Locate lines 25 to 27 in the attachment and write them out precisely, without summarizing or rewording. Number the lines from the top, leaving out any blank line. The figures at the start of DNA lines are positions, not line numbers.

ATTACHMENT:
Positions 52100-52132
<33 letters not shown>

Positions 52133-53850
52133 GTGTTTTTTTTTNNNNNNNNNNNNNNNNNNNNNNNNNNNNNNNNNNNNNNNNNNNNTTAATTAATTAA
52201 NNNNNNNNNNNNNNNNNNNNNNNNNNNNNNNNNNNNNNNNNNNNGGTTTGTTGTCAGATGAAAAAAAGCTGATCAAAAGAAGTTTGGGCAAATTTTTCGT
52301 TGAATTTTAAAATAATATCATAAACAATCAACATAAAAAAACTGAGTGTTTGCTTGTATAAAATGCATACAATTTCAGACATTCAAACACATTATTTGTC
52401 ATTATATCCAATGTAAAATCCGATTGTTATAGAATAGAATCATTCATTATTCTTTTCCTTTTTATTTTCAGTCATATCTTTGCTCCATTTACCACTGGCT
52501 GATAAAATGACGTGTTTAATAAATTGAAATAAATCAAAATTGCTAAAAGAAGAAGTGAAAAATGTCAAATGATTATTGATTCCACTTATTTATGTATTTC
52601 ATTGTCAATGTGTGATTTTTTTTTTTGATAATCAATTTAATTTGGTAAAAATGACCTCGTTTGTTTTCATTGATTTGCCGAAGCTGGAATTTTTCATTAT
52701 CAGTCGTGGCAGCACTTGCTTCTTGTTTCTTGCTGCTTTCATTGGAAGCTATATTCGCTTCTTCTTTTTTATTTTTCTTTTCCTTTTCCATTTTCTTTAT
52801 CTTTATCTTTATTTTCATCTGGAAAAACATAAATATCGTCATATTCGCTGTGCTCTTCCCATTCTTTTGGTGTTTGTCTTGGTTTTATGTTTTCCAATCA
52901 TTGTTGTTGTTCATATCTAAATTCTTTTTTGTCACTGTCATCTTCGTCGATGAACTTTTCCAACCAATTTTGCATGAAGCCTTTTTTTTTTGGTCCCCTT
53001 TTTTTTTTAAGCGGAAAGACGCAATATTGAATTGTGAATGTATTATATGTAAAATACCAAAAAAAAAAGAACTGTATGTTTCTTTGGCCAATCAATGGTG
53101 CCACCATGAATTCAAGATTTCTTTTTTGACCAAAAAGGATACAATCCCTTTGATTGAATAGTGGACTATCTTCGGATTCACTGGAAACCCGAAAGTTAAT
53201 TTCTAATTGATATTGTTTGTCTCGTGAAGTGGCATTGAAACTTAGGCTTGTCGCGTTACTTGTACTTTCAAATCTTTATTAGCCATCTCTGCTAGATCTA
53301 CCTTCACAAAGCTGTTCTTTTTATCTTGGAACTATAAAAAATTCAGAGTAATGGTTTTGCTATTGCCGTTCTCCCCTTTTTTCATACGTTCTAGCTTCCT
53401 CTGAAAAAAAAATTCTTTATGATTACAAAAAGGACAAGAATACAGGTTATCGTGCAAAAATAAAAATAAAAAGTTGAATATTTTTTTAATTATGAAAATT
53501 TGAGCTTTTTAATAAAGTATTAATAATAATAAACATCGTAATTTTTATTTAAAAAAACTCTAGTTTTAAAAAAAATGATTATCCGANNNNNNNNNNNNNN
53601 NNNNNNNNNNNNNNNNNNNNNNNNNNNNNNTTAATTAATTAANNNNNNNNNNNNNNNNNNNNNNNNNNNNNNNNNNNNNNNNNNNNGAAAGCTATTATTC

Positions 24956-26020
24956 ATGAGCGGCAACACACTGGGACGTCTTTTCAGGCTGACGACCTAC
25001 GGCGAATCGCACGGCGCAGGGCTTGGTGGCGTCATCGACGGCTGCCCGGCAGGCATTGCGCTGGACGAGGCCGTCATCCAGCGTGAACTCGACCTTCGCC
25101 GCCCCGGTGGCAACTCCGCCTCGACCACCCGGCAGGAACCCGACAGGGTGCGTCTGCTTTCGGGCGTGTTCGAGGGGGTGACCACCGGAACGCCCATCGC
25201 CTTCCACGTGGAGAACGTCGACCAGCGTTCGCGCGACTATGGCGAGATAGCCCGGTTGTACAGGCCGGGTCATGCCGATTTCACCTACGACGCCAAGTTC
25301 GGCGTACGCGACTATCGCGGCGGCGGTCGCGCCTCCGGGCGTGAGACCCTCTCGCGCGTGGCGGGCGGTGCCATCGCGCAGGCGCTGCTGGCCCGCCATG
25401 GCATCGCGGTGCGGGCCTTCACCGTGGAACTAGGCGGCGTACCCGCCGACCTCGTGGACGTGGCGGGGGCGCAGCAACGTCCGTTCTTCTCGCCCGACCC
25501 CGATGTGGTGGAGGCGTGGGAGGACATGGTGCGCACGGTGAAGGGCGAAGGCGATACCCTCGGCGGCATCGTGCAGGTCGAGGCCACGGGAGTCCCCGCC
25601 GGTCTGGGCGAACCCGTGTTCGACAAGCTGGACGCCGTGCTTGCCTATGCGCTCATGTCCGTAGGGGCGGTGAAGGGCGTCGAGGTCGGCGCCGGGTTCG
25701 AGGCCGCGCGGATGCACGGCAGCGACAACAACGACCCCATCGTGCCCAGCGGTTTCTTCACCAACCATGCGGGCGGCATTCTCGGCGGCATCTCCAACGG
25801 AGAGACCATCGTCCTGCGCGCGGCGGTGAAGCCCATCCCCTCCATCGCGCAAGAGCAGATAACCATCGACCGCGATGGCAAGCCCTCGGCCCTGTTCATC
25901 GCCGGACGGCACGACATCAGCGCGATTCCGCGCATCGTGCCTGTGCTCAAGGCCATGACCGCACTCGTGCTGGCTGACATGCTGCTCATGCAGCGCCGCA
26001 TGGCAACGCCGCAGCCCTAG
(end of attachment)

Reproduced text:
25301 GGCGTACGCGACTATCGCGGCGGCGGTCGCGCCTCCGGGCGTGAGACCCTCTCGCGCGTGGCGGGCGGTGCCATCGCGCAGGCGCTGCTGGCCCGCCATG
25401 GCATCGCGGTGCGGGCCTTCACCGTGGAACTAGGCGGCGTACCCGCCGACCTCGTGGACGTGGCGGGGGCGCAGCAACGTCCGTTCTTCTCGCCCGACCC
25501 CGATGTGGTGGAGGCGTGGGAGGACATGGTGCGCACGGTGAAGGGCGAAGGCGATACCCTCGGCGGCATCGTGCAGGTCGAGGCCACGGGAGTCCCCGCC